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Government lacks ‘strategic plan’ on circular economy

The Government is not providing leadership to support the transition to the circular economy, the Environmental Audit Committee (EAC) has said after conducting an inquiry into the matter.

In its report Growing a Circular Economy: Ending the throwaway society, EAC MPs said business was taking the lead on conceiving and implementing circular models to respond to higher resource prices and insecurity.

It believes that Government should increase support available for it and for WRAP, as well as stepping-up its own initiatives.

“However, instead of scaling up this work, it is cutting back,” said the committee.  “The picture painted in our inquiry is of a catalogue of small-scale Government initiatives and support rather than a strategic plan to achieve systemic change, clearly linked to industrial policy.”

It added that the creation of a steering group on the bioeconomy was not sufficient and backed calls for the setting up of an Office for Resource Management, which could oversee resource policy across departments.

The EAC heard from a range of experts and prominent figures in the resource sector, including business representatives, the resource minister Dan Rogerson and the European environment commissioner Janez Potoċnik.

Based on the evidence it collected during the inquiry the EAC put forward a series of policy and fiscal recommendations.

The Government should have differential VAT rates based on life-cycle analysis of the environmental impact or recycled content of products, it suggested.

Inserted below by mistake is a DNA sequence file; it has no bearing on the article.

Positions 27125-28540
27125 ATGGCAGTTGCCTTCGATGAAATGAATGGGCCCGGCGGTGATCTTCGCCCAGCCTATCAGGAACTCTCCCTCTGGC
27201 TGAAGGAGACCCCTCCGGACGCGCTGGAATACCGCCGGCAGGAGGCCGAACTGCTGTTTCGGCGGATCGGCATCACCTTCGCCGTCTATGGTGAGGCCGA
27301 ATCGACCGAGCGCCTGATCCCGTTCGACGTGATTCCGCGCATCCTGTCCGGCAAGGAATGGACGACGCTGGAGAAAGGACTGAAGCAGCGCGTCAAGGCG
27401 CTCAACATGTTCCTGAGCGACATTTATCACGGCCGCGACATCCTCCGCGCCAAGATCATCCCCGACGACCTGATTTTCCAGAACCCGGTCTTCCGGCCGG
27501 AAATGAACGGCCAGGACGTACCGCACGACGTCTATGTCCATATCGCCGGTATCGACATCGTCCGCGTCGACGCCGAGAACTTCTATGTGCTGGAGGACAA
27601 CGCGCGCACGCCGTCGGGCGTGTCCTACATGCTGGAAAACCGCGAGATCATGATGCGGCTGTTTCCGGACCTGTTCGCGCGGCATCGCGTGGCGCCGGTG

400_Joan-Walley

EAC chair Joan Walley, left, said: “We heard from business how successful green taxes such as the landfill tax had been in driving change in the waste industry.  We need the same strong tax signals from the Treasury for the circular economy”.

The Government should also review the current producer responsibility regime and introduce within the Packaging Recovery Note system an ‘offset’ or lower charges for products that have higher recycled content.

Another recommendation was to homogenise waste collections across local authorities.

“Local authorities need to tailor their household recycling services to local needs, but the Government should give clear guidance that directs local authorities in England towards a more standardised approach,” said the committee.

Such an approach would include “separation systems” for recyclable materials, separate food waste collections and a ban on food waste to landfill.

Other proposals put forward by the committee included:

  • making the electronic duty of care mandatory,
  • establishing eco-design standards across a range of products,
  • removing trade barriers for remanufactured goods, and
  • introducing targets for resource productivity.

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